Forty-nine years ago this weekend, the United States dropped an atomic bomb on Hiroshima and then another on Nagasaki. A year from now, on the 50th anniversary, Americans will commemorate these pivotal events. But we lack a national consensus on what to say.

Two divergent but widely held views define the dilemma. One view sprang up as soon as the bombs exploded and the war ended. Its proponents are united on the many details that need to be included in their story. Properly told, it appeals to our national self-image. The other point of view, slower in coming to the fore, is more analytical, critical in its acceptance of facts and concerned with historical context. It is complex and, the eyes of some, discomfiting.

The first view recalls the morning of Aug. 6, 1945, when three B-29 Superfortresses arrived over Japan's Inland Sea. One of the aircraft, the Enola Gay, named for the pilot's mother, approached its Hiroshima target, released its heavy payload, then veered to distance itself from the bomb. Seconds later, at 8:15 a.m. the atomic bomb exploded over Hiroshima. The crew was stunned by the sight. The blast rocked the aircraft. The 29-year old pilot, Col. Paul W. Tibbets, commander of the 509th Composite Group, which was trained and tasked to deliver the bomb, was awed by the sight of the burning, devastated city below. To his copilot he remarked, "I think this is the end of the war." Five days and another atomic bomb later, Japan surrendered.

Our troops were ecstatic. They would not have to die by the many tens of thousands in a bloody invasion of Japan. They'd go home instead, settle down with their sweethearts, have children and lead normal lives. They had been asked to save the world for democracy, had accepted the challenge at great personal risk, and had come through victorious.

Approaching the 50th anniversary of Hiroshima next year, these same men, now in their seventies, have asked the National Air and Space Museum, into whose care the Enola Gay was entrusted after the war, to put their aircraft on exhibition. They want the museum to tell their story the way they have always told and retold it -- a story of fighting a ruthless enemy, perpetrator of barbaric massacres in China, the infamous attack at Pearl Harbor, the death march at Bataan, torture and executions in prison camps, kamikaze raids on our warships and deaths by the thousands for every Pacific island wrested away; a story of the world's top physicists working in secrecy to perfect a mighty weapon; a story of a powerful new aircraft, designed, built and first flown in just 24 months; a story of ordinary citizens, men and women, working together to defeat a ferocious enemy.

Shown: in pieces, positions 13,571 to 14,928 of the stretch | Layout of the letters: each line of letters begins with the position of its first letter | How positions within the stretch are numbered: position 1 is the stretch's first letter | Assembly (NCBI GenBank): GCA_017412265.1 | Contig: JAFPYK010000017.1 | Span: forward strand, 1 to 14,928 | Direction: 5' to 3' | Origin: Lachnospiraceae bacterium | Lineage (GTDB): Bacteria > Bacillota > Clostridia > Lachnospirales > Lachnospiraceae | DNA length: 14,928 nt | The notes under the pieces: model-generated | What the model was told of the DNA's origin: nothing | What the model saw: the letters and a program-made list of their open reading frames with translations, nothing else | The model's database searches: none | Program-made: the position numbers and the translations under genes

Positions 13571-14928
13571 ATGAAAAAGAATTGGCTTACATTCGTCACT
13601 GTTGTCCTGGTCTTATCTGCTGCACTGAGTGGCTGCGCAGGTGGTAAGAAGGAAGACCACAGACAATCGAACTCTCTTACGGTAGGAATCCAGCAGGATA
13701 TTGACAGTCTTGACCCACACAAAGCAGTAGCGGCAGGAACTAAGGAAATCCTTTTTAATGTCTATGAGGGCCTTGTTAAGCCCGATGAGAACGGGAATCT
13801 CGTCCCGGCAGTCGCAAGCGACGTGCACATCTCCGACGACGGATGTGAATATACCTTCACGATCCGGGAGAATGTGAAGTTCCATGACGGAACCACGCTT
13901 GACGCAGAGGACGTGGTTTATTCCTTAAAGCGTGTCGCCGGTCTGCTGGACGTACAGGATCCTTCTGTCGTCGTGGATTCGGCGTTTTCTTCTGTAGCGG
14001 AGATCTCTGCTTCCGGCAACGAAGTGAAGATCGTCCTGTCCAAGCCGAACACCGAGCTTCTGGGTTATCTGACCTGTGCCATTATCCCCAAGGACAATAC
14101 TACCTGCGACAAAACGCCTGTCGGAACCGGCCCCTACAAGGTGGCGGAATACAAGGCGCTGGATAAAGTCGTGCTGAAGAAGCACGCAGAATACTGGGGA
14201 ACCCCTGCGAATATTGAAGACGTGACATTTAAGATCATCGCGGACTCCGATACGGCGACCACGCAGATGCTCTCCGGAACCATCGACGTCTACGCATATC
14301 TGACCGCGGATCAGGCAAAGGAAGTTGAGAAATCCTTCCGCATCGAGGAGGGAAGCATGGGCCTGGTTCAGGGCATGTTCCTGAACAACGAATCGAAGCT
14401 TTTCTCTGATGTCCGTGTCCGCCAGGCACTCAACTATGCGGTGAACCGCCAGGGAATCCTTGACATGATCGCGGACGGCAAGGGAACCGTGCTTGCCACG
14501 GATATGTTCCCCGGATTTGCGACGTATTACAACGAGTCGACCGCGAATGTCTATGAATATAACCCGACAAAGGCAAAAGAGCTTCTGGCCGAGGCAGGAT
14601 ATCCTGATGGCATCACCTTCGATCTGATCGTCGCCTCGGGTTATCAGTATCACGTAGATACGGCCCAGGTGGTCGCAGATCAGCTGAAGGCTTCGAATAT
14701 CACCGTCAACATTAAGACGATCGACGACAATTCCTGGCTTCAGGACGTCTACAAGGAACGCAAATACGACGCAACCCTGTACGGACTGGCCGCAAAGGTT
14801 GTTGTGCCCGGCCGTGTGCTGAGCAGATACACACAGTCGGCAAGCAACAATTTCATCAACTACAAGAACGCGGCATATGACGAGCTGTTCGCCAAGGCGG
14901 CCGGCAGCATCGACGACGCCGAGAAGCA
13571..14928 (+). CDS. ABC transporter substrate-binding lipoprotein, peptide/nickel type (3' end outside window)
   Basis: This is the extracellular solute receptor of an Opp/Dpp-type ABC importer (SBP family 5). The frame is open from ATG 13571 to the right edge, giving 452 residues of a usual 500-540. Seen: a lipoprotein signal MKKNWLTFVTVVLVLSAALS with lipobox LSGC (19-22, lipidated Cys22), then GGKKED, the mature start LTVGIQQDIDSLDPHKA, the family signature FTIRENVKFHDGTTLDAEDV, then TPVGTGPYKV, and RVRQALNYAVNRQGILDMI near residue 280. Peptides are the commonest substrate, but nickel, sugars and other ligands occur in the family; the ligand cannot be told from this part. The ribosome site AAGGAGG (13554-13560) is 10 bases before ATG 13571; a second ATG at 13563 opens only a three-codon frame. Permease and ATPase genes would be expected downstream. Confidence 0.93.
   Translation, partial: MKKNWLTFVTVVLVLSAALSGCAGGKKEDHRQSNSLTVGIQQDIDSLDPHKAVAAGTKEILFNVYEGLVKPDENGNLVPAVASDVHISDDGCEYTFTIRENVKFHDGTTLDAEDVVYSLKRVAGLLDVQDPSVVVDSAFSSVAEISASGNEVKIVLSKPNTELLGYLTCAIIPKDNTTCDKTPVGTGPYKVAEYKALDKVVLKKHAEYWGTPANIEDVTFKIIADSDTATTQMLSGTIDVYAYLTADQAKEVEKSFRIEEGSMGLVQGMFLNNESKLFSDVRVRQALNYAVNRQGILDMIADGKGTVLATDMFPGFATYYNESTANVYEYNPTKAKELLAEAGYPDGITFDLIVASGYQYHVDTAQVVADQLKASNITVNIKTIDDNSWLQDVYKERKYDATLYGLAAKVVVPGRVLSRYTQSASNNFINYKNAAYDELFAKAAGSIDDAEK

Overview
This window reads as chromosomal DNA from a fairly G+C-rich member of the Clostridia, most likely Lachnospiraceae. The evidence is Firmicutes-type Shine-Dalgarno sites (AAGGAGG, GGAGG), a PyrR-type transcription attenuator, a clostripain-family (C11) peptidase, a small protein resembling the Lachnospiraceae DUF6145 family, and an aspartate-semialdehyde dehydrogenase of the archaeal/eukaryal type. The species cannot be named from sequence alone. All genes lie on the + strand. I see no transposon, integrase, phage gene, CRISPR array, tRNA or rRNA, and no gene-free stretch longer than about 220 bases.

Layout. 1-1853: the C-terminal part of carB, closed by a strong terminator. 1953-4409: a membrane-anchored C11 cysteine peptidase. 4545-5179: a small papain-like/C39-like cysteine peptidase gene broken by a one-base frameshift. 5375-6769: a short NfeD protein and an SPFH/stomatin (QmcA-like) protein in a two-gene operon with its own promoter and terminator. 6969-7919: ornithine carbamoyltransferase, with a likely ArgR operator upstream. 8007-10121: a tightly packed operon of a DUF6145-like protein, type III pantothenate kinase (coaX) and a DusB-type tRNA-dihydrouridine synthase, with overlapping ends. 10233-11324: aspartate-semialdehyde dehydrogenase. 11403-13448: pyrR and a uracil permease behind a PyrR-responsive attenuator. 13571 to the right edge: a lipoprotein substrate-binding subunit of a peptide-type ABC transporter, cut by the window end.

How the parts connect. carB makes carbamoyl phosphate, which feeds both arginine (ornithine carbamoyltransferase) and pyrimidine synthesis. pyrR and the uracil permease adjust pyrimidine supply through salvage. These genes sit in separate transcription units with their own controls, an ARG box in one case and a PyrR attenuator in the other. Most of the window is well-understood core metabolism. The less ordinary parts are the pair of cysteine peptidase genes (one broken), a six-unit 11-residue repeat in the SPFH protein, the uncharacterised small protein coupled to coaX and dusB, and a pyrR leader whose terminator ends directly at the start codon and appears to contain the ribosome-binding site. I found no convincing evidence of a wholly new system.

These are the themes emphasized by those who fought so hard to secure freedom for their children and grandchildren.

Those children and grandchildren by now are mature citizens. For them the atomic bomb has added associations: ICBMs, megaton warheads, the DEW line, 45-minute warnings, first strike, Mutually Assured Destruction, nuclear winter. ... Theirs was not a world of two small atomic bombs but of 50,000, many of which are 1,000 times more powerful than those that destroyed Hiroshima and Nagasaki. Next year these younger people will not only commemorate a bomb that ended the most terrible war, but also they will have reason to celebrate the restraint that has prevailed for half a century in which no man, woman or child has been killed by an atomic bomb. They want to extend that record to all time.

The Enola Gay symbolizes the end of one era and the beginning of another. For an older generation, the aircraft meant the end of World War II; for younger people, it ushered in the nuclear age. The postwar generations respect their fathers for the sacrifices they made, but they also realize that the nuclear bombs that saved their fathers' lives continue to threaten their own and their childrens'.

These conflicting views pose the dilemma the National Air and Space Museum faces as we prepare an exhibition of the Enola Gay for 1995. We want to honor the veterans who risked their lives and those who made the ultimate sacrifice. They served their country with distinction. But we must also address the broader questions that concern subsequent generations -- not with a view to criticizing or apologizing or displaying undue compassion for those on the ground that day, as some may fear, but to deliver an accurate portrayal that conveys the reality of atomic war and its consequences.

To that end, the museum proposes to tell the full story surrounding the atomic bomb and the end of World War II; to recall the options facing a newly installed President Truman, who had never heard of the bomb until the day he was sworn in; to examine the estimates of the casualties Truman anticipated if U.S. troops had to invade Japan; to consider the extent to which his wish to impress a threatening Soviet Union influenced his decision to drop the bomb; to exhibit the destruction and suffering on the ground at Hiroshima and Nagasaki; and to recall the escalating numbers of weapons in the superpowers' nuclear arsenals during the Cold War, and their current decline.

Faced with a number of alternatives, the museum has chosen to provide not an opinion piece but rather the basic information that visitors will need to draw their own conclusions. This is our responsibility, as a national museum in a democracy predicated on an informed citizenry.

We have found no way to exhibit the Enola Gay and satisfy everyone. But a comprehensive and thoughtful discussion can help us learn from history. And that is what we aim to offer our visitors.

The writer is director of the National Air and Space Museum.